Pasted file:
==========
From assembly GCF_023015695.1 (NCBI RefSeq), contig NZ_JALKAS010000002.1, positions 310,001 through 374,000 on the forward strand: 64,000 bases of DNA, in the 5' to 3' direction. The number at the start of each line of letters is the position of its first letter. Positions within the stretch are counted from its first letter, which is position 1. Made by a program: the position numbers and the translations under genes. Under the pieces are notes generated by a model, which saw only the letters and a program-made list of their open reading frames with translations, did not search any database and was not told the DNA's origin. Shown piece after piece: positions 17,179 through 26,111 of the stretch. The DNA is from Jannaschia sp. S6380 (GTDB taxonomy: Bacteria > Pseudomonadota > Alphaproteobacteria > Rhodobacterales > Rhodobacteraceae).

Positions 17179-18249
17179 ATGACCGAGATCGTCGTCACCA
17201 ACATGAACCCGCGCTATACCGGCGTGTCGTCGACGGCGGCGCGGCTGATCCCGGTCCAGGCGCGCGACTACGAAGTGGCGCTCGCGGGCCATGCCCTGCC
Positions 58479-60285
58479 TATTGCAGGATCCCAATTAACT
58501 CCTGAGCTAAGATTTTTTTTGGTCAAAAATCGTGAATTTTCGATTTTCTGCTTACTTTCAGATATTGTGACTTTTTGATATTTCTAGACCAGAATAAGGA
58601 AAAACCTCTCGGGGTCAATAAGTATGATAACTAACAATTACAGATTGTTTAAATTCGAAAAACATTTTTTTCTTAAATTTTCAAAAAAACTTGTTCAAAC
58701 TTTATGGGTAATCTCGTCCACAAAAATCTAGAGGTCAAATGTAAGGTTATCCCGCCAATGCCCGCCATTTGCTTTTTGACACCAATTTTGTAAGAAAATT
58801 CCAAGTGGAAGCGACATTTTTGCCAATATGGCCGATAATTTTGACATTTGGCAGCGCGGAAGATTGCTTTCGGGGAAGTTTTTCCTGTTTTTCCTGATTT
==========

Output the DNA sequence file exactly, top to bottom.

From assembly GCF_023015695.1 (NCBI RefSeq), contig NZ_JALKAS010000002.1, positions 310,001 through 374,000 on the forward strand: 64,000 bases of DNA, in the 5' to 3' direction. The number at the start of each line of letters is the position of its first letter. Positions within the stretch are counted from its first letter, which is position 1. Made by a program: the position numbers and the translations under genes. Under the pieces are notes generated by a model, which saw only the letters and a program-made list of their open reading frames with translations, did not search any database and was not told the DNA's origin. Shown piece after piece: positions 17,179 through 26,111 of the stretch. The DNA is from Jannaschia sp. S6380 (GTDB taxonomy: Bacteria > Pseudomonadota > Alphaproteobacteria > Rhodobacterales > Rhodobacteraceae).

Positions 17179-18249
17179 ATGACCGAGATCGTCGTCACCA
17201 ACATGAACCCGCGCTATACCGGCGTGTCGTCGACGGCGGCGCGGCTGATCCCGGTCCAGGCGCGCGACTACGAAGTGGCGCTCGCGGGCCATGCCCTGCC
Positions 58479-60285
58479 TATTGCAGGATCCCAATTAACT
58501 CCTGAGCTAAGATTTTTTTTGGTCAAAAATCGTGAATTTTCGATTTTCTGCTTACTTTCAGATATTGTGACTTTTTGATATTTCTAGACCAGAATAAGGA
58601 AAAACCTCTCGGGGTCAATAAGTATGATAACTAACAATTACAGATTGTTTAAATTCGAAAAACATTTTTTTCTTAAATTTTCAAAAAAACTTGTTCAAAC
58701 TTTATGGGTAATCTCGTCCACAAAAATCTAGAGGTCAAATGTAAGGTTATCCCGCCAATGCCCGCCATTTGCTTTTTGACACCAATTTTGTAAGAAAATT
58801 CCAAGTGGAAGCGACATTTTTGCCAATATGGCCGATAATTTTGACATTTGGCAGCGCGGAAGATTGCTTTCGGGGAAGTTTTTCCTGTTTTTCCTGATTT